Disclaimer: I take no responsibility for the pretentious nonsense printed below.
Obsidianís Fallout: New Vegas
has cemented itself in my metaphorical heart as one of my favourite games of all time. New Vegas
told a devastating story of a collapsed behemoth of a country struggling to drag itself from the sand into a recognisable representation of the United States. It was a game of genuine beauty: a melting pot of recognisable film elements, from the loneliness of a marauding wanderer devoid of any sort of moral code in a dry desert setting to the tendency of the big city to chew up and spit out those not accustomed to its ways.
I was enamoured with New Vegas
from day one. I admit that I was too busy reassembling the lives of broken wanderers of the Mojave or messing with the politics of The Strip for my own personal amusement to stop and enjoy the beauty of a wasteland sunrise or the sound of age-old undisturbed sand being blown over rocky outcrops unaffected by the years of bloodshed which followed the all-consuming fire of nuclear devastation.
Eventually, however, I stopped. I froze in the heat of the Mojave, holstered my weapon, and allowed perhaps the most beautiful in-game soundtrack I have ever heard to play uninterrupted. Inon Zurís Mountain Day
rang out -- and I forgot about the fast living of The Strip and its secret internal conflicts and just listened to the music, man. Mountain Day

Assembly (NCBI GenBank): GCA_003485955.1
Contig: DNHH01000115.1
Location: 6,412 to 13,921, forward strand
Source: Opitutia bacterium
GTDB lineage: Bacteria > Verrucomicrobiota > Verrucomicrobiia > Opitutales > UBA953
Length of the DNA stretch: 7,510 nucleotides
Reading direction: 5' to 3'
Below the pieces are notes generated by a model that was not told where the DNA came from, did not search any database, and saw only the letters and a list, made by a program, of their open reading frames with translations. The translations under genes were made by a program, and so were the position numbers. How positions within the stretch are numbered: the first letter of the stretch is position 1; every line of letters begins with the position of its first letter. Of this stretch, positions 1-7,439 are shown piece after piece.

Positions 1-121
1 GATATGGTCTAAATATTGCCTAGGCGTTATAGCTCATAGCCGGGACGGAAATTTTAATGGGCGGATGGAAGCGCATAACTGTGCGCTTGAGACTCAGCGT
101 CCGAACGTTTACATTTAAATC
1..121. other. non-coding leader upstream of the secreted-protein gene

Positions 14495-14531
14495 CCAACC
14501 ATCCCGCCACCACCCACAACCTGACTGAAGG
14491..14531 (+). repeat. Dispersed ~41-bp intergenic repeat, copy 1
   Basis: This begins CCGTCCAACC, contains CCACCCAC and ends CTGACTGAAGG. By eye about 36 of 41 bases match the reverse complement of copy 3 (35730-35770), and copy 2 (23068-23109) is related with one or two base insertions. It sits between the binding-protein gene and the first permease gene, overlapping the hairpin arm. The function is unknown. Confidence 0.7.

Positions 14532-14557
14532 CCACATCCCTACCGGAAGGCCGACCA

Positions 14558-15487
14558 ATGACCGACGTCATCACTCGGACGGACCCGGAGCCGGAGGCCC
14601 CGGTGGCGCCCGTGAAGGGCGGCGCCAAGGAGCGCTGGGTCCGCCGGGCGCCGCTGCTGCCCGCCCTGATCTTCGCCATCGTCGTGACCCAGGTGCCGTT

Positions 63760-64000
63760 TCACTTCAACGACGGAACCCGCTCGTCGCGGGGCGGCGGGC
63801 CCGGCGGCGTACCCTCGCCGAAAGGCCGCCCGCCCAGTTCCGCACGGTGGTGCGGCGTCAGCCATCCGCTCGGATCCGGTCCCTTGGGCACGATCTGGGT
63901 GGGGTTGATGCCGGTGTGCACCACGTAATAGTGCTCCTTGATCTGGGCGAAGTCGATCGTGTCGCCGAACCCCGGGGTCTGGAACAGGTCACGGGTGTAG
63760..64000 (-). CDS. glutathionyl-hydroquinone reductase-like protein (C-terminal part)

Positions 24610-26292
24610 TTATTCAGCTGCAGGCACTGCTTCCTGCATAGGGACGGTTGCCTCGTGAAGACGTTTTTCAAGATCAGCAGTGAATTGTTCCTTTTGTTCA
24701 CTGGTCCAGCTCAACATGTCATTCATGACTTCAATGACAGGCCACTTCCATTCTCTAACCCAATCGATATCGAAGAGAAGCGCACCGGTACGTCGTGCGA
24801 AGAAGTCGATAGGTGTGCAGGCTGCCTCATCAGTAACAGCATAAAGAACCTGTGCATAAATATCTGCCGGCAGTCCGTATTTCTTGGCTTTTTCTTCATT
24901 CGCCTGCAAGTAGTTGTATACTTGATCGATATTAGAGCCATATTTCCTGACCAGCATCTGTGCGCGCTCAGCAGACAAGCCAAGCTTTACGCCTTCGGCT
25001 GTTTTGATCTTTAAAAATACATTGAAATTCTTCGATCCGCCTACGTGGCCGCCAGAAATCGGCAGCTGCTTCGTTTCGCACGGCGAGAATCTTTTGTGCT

paints a thousand pictures of the Mojave wasteland. The music retains the hot, dusty harshness of the Mojave, but is also very fragile. Iím not much of a musical theorist -- if such an occupation exists -- but the soundtrack is so clear, so direct, that I can sense exactly what Inon Zur was aiming for with his composition. It is littered with sounds which relate to the Mojave, debris of the desert, but conveys such a clear melody. The soundtrack relates exactly to its subject matter -- the mountains. Itís so simple: the soundtrack features none of the hollow diversionary methods many artists drop into their music to create the illusion of depth, none of the irritating lyrical quirks which exist purely to spur debate. Mountain Day
is nothing if not simple: a beautiful melody which aims to describe a certain object or event (in this instance, a place), much like an Impressionist painting.
Since first hearing Mountain Day
, Iíve been listening to Inon Zurís creations constantly. Whatís funny is that I have actually heard Zurís compositions before in such games as Fallout 3
, but I have never stopped previously to actually listen to the content. Taken out of context, it is easy to forget that soundtracks are soundtracks -- they begin to demand actual attention from the listener. In game, however, the soundtrack has no significance: it is simply filler, a tactic which aims to escort the player from one place to another, from one major event in the plot to the next. Personally, I think that this is unacceptable in an industry in which talent is quite simply evolving: not only is art design and innovation blossoming, sound tracking is, too.
I have one piece of final advice, dear reader. The next time you hear what you think is a simple piece of musical fluff interrupting the delicate silence, stop what youíre doing. Stop what youíre doing and appreciate exactly what it is you are listening to.
LOOK WHO CAME:
Lord Death of Murder Mountain